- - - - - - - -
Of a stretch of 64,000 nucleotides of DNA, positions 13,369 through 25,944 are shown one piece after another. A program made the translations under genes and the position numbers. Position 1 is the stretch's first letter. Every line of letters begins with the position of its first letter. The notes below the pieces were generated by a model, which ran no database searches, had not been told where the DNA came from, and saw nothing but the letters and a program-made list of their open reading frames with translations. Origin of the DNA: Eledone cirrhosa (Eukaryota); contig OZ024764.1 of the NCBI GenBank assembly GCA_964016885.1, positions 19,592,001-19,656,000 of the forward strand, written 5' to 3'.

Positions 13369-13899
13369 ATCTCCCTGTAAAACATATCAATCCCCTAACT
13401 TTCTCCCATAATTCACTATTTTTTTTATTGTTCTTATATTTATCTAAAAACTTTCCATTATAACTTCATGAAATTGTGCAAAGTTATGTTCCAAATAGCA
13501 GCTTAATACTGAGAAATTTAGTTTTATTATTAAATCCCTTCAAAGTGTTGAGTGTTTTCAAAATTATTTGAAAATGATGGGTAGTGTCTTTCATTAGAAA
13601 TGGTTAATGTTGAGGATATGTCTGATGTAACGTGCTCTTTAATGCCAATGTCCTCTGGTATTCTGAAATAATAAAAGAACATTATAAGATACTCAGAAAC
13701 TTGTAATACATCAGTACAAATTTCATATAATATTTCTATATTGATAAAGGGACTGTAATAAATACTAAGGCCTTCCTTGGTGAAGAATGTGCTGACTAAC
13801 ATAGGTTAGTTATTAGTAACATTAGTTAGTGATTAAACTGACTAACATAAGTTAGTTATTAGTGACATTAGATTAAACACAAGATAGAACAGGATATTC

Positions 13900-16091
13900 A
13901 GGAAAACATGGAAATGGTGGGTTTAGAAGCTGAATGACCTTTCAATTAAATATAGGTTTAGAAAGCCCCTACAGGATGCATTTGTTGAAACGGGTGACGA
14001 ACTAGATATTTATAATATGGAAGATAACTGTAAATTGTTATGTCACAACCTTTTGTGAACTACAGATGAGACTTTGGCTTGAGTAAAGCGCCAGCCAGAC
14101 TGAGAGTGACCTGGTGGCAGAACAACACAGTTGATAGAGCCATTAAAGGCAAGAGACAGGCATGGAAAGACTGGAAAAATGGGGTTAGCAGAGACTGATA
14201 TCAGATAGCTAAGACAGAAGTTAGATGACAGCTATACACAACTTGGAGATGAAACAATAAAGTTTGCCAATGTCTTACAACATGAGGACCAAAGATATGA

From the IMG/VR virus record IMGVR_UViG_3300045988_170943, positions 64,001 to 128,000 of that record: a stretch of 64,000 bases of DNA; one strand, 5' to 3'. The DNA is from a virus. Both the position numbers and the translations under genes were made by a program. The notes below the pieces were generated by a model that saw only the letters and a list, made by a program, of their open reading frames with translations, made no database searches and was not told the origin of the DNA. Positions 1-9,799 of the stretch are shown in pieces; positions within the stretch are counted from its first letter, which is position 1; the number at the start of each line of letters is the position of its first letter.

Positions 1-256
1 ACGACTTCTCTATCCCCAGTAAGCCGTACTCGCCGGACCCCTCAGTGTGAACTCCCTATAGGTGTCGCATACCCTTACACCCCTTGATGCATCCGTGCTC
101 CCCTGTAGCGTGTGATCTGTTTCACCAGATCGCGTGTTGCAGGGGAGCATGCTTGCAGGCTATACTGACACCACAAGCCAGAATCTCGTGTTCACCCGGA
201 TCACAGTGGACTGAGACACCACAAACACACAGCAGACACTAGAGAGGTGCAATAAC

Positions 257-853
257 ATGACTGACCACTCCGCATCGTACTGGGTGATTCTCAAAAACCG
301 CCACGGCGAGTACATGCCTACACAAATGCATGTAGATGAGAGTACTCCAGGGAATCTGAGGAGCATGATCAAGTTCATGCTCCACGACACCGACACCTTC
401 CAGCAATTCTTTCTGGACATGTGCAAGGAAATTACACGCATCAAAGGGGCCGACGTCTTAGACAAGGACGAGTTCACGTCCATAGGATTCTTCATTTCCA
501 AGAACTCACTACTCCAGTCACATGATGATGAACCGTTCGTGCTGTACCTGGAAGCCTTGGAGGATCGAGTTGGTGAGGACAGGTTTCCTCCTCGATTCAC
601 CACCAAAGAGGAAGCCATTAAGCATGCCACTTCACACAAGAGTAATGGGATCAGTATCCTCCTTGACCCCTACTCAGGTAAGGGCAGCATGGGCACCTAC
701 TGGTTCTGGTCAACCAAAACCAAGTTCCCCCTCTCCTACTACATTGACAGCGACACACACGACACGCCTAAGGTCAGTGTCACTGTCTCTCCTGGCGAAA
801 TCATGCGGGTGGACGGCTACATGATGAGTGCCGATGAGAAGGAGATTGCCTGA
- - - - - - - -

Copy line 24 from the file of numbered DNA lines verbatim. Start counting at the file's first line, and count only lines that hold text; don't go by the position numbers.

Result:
501 AGAACTCACTACTCCAGTCACATGATGATGAACCGTTCGTGCTGTACCTGGAAGCCTTGGAGGATCGAGTTGGTGAGGACAGGTTTCCTCCTCGATTCAC